This is the terrifying findings of a recent (November 2019) study by Healthy Babies Bright Futures (HBBF), an organization dedicated to reducing babies’ exposure to toxic chemicals.

They found the following toxic metals:

  • Lead – A whopping 94% of baby food tested contained lead. Extremely toxic.
  • Cadmium – 74% of baby foods contained this metal linked with brain damage, cancer, and more.
  • Arsenic – 73% of tested baby foods contained this toxic metal with links to damage to developing brain and nervous systems.
  • Mercury – 32% contained mercury, which is linked to brain damage and worse.

As scary as this sounds, you shouldn’t be alarmed. It’s easy to read information like this and start freaking out, but it’s not the end of the world, and it doesn’t mean that you shouldn’t feed your child store-bought baby food.

So if even organic baby foods can contain these toxic metals, what can you do about it?

In our guide, we will identify the safe baby foods and mark those that contain high amounts of sweet potato or carrot.

But please don’t live in fear of letting your little one eat carrots and sweet potatoes. It’s fine—variety is the key!

The Dangers of Heavy Metals in Baby Food

Heavy metals—when consumed or inhaled—can have profound effects on our health, and these impacts are significantly amplified in babies. With their rapidly developing bodies and systems, young children are exceptionally vulnerable to heavy metal exposure.

Even trace amounts of these substances can lead to developmental complications in infants. Their rapidly developing cognitive systems, which are the foundation of learning, memory, and behavior, can be affected, potentially leading to future learning difficulties and behavioral changes.

What’s more, heavy metals can disrupt the normal growth and development of infants, laying the groundwork for potential health challenges as they grow. Given the potentially lasting impacts of heavy metal exposure, it’s crucial to understand these risks to better protect our youngest and most vulnerable population.

Safe Alternatives

Unfortunately, making your baby food isn’t going to avoid these heavy metals. And the standards like USDA organic certification don’t account for heavy metals, so even buying organic isn’t going to avoid it.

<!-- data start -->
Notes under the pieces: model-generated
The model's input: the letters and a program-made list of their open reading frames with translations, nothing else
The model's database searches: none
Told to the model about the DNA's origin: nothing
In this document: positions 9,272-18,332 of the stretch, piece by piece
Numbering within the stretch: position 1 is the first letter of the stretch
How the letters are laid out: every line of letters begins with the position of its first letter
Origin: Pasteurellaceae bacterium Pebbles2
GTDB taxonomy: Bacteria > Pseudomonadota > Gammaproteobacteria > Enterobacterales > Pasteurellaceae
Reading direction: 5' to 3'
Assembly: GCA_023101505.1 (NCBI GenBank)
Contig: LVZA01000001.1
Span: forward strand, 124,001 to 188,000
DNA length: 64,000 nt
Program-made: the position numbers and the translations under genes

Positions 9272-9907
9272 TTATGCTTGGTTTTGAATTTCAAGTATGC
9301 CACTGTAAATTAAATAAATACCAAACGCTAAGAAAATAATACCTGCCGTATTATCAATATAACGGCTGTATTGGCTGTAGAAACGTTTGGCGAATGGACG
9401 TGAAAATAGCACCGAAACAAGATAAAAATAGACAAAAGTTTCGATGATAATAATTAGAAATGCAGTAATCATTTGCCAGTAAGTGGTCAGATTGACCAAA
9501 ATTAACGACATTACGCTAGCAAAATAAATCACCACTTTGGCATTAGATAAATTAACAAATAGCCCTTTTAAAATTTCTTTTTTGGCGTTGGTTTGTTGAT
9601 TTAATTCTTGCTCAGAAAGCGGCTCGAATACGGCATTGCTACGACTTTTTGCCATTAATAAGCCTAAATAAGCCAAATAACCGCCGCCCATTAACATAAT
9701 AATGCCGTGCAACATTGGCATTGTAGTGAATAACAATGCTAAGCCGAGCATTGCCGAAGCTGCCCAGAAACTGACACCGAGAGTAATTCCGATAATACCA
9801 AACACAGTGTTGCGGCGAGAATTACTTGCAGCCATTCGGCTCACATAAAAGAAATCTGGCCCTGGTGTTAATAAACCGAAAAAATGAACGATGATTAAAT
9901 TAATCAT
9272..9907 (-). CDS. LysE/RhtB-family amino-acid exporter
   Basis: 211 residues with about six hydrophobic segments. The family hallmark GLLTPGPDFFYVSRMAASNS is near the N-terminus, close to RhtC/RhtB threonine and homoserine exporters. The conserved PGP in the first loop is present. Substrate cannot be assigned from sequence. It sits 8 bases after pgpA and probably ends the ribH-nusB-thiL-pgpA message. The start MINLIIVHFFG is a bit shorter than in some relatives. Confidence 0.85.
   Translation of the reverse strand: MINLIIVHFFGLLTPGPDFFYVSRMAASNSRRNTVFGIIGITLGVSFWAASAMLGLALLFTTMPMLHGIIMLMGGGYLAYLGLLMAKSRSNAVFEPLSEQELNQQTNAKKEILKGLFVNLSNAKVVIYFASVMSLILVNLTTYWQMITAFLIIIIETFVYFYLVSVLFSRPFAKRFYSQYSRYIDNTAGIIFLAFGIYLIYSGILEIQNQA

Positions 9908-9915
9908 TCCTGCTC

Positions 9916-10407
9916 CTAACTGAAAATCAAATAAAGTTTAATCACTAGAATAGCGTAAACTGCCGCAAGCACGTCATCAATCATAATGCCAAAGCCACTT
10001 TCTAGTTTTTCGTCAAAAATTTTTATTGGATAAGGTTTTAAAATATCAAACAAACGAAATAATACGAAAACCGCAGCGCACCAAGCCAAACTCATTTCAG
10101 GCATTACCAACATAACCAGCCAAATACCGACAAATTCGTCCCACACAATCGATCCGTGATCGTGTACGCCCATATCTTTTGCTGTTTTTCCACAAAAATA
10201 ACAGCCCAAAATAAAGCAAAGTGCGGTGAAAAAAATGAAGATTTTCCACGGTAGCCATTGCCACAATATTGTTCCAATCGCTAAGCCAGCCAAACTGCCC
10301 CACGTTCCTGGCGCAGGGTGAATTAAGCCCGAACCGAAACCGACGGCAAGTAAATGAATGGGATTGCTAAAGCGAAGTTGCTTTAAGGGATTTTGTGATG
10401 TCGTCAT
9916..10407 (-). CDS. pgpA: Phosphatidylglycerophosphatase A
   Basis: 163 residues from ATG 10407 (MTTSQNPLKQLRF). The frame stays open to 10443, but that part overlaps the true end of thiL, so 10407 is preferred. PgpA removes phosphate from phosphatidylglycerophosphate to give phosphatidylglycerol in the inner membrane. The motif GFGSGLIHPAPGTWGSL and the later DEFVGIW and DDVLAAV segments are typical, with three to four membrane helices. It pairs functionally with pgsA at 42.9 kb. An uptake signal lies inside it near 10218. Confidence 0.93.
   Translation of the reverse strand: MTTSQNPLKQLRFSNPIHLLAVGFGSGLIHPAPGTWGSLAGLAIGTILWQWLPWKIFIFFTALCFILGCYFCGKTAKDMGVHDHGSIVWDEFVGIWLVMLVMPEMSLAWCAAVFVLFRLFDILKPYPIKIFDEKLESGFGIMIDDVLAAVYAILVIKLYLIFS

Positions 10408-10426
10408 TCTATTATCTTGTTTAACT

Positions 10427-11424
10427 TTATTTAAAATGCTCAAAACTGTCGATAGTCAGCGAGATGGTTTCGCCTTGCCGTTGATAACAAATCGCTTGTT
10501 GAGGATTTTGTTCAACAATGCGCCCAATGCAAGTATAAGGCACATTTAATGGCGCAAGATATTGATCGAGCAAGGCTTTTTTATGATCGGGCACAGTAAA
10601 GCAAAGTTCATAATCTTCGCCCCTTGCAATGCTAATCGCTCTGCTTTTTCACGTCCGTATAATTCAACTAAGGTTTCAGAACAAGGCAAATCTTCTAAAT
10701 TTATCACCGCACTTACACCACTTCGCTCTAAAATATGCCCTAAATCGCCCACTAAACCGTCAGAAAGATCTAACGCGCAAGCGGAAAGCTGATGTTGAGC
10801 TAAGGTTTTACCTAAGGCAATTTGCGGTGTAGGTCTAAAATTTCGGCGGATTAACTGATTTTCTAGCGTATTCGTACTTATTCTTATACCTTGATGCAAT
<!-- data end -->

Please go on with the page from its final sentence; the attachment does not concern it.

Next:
The following is a list of better alternatives to carrots and sweet potatoes. Since these veggies are grown above-ground, they should be safe from toxic heavy metal contamination.

However, since several of these options (like apples and pears) are high in pesticide content, they should always be bought organic when possible.

  • Bananas
  • Apples
  • Prunes
  • Pears
  • Butternut squash (similar nutrient profile to carrots and sweet potato)
  • Pumpkin (also has similar nutrient profile to carrots and sweet potato)
  • Peaches
  • Grapes

Problem #2: Commercial Baby Food Can Be Misleading and Unhealthy

You have to be very careful when it comes to blindly trusting baby food labeling. You might think that the industry has our children’s best interests in mind and would make the foods as healthy as possible, right?

Unfortunately, that couldn’t be further from the truth.

You don’t have to look very far to find baby foods full of processed ingredients and tons of sugars. Feeding your little one a diet of baby foods like this will set them up to prefer sweet foods and reject those that aren’t sweet—a recipe for a picky eater.

And what’s worse is that just because a label says it’s “spinach and beet,” if you turn the package over and look at the ingredients, you might find that it’s mainly just cheap fruit purees and juices with spinach and beet being a tiny percentage of the actual container.

It’s super important to expose our children to various tastes and textures at a young age, so they grow up to enjoy all of the different foods we have available. A child given only a diet of sweet, fruit-based foods might grow up to dislike the bitter taste of spinach and never learn to enjoy it.

Look at the label for this Gerber baby food pouch:

Ingredients include coloring, gelatin, juice concentrates (to make it sweeter), added sugars (14g of sugar!), and many ingredients you can’t even pronounce. Plus less than 1g of fiber, which is crazy considering apples and strawberries are high in fiber in their natural form.

Problem #3: Sugars

Recently, baby food has come under fire for the high levels of sugars.

These super-sugary foods and treats are setting children up to be hooked on them. A diet heavy in sugars can lead to tooth decay, obesity and other health effects.

It’s a trick. You’ll buy a baby food pouch that says it’s “spinach, kale, and apples,” but little do you know that apples are the main ingredient. Baby eats it and loves it, and you’re like, “wow, this baby food is awesome! She’s eating spinach and kale like you wouldn’t believe!” — but it’s just full of sugar, and that’s why she likes it so much.